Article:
Don't expect me to be able to explain this one, but according to Einstein the negative pressure in fact 'pushes' on 'space'. Graham gave me this explanation when discussing dark energy and I compared it to the concept of invisible boxes.

"There are two aspects to the properties of matter that contribute to the gravitational attraction; one is mass density and the other is "pressure". This results from Stress-Energy tensor component in Einstein's Field Equations. The concept, in this case, is that dark energy has a negative pressure so that as the universe expands the pressure gets greater (making it expand more)."

What you're saying here, if I get you right, is that you can imagine space as something in where we have a lot of invisible boxes containing a negative pressure, restricting and constraining those boxes in a inverse direction, and as space around them grows bigger due to the 'expansion' the inverse pressure automatically become larger? The problem here is that you will need a 'box' it seems to me, to explain how this can happen?

"Yor-on, I think you have it right. The negative pressure concept means that as the universe's volume (V) increases, the vacuum energy increases (dW = -PdV) because P is itself negative. So the vacuum energy density stays the same. However the Pressure term in Einstein's field equations will dominate, and being a negative term, results in a net increasing gravitational repulsion.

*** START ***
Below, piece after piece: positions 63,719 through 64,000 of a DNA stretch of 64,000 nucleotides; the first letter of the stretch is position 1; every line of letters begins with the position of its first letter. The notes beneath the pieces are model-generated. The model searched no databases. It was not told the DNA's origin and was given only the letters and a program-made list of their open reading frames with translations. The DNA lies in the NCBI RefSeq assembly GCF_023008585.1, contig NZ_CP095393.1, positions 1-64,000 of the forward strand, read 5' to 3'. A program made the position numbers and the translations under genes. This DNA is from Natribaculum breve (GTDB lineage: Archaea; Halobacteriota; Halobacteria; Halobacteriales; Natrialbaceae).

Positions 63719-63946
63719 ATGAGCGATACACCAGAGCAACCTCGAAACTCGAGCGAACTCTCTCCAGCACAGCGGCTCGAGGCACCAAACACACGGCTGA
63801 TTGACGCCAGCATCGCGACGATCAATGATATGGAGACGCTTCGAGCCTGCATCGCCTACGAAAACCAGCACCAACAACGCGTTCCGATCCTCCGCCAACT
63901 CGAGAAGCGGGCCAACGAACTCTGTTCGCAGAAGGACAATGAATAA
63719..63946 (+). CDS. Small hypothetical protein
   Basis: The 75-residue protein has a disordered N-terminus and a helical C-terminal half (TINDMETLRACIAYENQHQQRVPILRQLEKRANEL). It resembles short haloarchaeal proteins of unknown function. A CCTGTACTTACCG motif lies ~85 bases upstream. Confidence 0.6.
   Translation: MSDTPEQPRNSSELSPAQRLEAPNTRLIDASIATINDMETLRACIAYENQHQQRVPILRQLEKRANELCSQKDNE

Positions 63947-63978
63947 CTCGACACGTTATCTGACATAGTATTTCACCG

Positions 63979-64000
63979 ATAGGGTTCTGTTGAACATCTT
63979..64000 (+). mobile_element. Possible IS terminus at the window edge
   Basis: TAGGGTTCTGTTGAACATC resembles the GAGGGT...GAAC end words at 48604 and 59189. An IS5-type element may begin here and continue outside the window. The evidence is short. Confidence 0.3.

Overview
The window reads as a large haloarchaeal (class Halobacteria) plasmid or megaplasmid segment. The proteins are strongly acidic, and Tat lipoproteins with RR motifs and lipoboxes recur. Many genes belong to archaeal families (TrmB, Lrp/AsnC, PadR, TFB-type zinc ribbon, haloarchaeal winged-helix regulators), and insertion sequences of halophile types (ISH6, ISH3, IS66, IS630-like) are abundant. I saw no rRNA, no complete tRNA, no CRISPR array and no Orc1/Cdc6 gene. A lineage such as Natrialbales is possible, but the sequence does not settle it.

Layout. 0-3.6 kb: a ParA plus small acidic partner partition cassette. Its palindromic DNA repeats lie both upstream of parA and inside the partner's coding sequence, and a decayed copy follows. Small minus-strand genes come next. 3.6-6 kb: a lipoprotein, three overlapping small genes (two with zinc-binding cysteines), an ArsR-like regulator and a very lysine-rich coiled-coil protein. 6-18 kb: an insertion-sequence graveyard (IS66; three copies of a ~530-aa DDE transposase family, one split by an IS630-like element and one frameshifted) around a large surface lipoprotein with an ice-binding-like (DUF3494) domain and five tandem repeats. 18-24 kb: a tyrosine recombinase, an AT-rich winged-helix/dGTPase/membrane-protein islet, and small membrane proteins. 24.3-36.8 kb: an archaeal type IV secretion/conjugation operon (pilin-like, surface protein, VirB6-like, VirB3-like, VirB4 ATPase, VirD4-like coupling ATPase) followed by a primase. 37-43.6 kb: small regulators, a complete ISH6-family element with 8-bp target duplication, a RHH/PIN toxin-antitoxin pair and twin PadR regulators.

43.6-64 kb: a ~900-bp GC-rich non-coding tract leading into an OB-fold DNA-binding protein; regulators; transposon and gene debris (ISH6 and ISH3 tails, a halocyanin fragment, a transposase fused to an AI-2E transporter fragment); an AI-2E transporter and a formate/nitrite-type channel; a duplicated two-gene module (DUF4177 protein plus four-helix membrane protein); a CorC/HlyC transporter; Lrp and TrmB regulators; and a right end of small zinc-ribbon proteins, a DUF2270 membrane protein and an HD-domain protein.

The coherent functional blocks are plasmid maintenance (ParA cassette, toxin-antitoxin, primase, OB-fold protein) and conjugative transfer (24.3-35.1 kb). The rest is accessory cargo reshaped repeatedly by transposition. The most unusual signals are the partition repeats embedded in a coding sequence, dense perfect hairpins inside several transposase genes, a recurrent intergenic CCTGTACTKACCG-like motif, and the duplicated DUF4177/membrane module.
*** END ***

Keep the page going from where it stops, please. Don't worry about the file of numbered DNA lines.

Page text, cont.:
However, I don't think this explains anything but rather just says what the equations reveal. I can't think of any analogy with everyday familiar behaviour that can help. I have tried to find a clear explanation on the web but have failed to do so."

So the reasoning we have when it comes to dark energy seems directly traceable to Einsteins Cosmological constant.

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And reading I realize why it would expand more between galaxies than inside. It's not true that we don't expand inside the galaxies. We do expand inside them too. But the more Space we have the more 'pressure'. So the intergalactic wastes, as Buck Roger would have expressed it, will have a greater pressure than space inside the galaxies. And also, if there is no measurable expansion inside a galaxy it might be that the 'positive' pressure of gravitation is able to take out the 'negative pressure' repulsing 'space'

I don't think he made a 'blunder'.

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But it sure gives me a headache

We now have negative and positive pressure classically, as well as a positive and negative 'energy' non-classically, aka the Casimir effect (QM)